Severin Films: The Devil's Honey (1986) - Reviewed

Italy’s very own ‘Godfather of Gore’ Lucio Fulci, best known for extreme transgressive blood and guts classics such as Zombie and The Beyond as well as the giallo classic Don’t Torture a Duckling, ran into a few problems around the turn of the 1980s.  After severing his creative partnership with screenwriter Dardano Sacchetti who wrote nearly all of Fulci’s most celebrated films, the director decided to try winging it alone, moving on to direct outliers like the barbarian fantasy Conquest or dabbling once more in giallo with Murder Rock in 1984.  

Around this time, Fulci developed hepatitis shortly after finishing Murder Rock and was hospitalized for many months before developing cirrhosis and spending another entire year recuperating at home.  It’s important to consider the departure of Sacchetti coupled with the director’s newly developed illness when you take a good look at the director’s first film in two years, The Devil’s Honey, when it became evident Lucio Fulci might have been losing his touch.  Those looking for another Zombie are in for a bit of a disappointment.

A loose reworking of William Wyler’s The Collector with the genders swapped, The Devil’s Honey follows Jessica (Blanca Marsillach) whose existence consists of partaking in kinky sex games with her boyfriend/saxophonist Johnny (Stefano Madia) including but not limited to a still outlandish opening sequence of Johnny playing his instrument stuffed in Jessica’s crotch.  One day amid the duo’s sexcapades, Johnny suffers a head injury and collapses into a coma before dying in the stretcher due to a botched surgery by Dr. Simpson (Brett Halsey).  Devastated, Jessica vows revenge against the doctor and proceeds to kidnap, imprison and make him her sexual slave.

Think Fifty Shades of Grey Fulci style, The Devil’s Honey occupies a curious place in Fulci’s oeuvre in that we can see the director’s decline in quality with little in the way of gore and much in the way of his trademark chauvinism.  While displaying no shortage of outlandishness and shock value, Fulci’s first return to the director’s chair since his debilitating illness while frequently hilarious tends to fall flat at times.  On the one hand, there’s enough nudity coupled with increasingly ridiculous antics concocted by the two dysfunctional lovers in the first half with Blanca Marsillach going the full distance with almost reckless abandon.  On the other hand the film, which was partially inspired by the director’s script for Collector’s Item, lacks the momentum and polish of his 1970s work.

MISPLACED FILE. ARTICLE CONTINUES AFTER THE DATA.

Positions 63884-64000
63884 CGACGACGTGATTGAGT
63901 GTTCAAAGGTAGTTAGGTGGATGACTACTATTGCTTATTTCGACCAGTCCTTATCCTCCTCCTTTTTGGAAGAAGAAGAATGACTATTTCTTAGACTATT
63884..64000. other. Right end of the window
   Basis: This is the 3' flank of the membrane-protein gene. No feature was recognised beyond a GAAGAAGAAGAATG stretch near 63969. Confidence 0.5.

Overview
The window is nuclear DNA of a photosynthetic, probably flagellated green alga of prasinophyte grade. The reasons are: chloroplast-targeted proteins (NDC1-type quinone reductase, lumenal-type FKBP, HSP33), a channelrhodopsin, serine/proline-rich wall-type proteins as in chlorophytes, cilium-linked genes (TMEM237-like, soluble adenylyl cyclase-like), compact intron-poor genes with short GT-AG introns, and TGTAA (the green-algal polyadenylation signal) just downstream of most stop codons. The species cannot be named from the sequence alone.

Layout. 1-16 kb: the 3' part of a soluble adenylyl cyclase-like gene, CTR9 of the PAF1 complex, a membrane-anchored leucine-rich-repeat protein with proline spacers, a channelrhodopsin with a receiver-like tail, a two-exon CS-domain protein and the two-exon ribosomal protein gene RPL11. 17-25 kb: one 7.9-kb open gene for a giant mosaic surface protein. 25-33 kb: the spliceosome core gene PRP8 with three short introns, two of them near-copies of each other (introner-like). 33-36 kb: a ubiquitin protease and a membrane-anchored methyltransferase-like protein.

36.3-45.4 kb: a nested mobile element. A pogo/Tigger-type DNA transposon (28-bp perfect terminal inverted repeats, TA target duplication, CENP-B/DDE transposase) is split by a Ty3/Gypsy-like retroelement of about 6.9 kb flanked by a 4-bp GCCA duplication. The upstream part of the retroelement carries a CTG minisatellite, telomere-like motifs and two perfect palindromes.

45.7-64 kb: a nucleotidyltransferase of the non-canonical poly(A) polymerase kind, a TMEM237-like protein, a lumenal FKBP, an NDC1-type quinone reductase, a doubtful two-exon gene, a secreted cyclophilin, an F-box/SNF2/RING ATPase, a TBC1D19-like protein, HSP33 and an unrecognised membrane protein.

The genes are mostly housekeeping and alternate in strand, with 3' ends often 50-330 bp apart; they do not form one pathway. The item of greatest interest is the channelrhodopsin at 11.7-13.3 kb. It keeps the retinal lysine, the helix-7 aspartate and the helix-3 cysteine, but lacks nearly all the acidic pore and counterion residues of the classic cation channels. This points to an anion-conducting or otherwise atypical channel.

Shot by Fair of the Dove cinematographer Alejandro Ulloa, the film bears that trademark ‘80s soft focus glow which dates the film almost immediately.  With a score by Claudio Natili that sounds very like your typical Zalman King film, the sleaze factor is undoubtedly through the roof in The Devil’s Honey.  And yet for all of the film’s unabashed carnality, the film is more absurdly funny than titillating with the infamous saxophone opening scene spoiled on some theatrical posters garnering more hilarity than horniness.

Strictly for dedicated Fulci fans and those keen on the so-called erotic thriller, The Devil’s Honey while intended for theaters was renamed Dangerous Obsession in the US before being dumped straight to video in a heavily censored version.  Thanks to the dedicated efforts of Severin Films, however, a new digital master was created with plentiful extras.  While not a good starting point for newcomers to Fulci, The Devil’s Honey remains an interesting if not wacky moment in the director’s career where he tried his hand at a genre outside of his comfort zone.  It doesn’t always work but will leave an impression likely to make you gasp or snicker in disbelief. 


- Andrew Kotwicki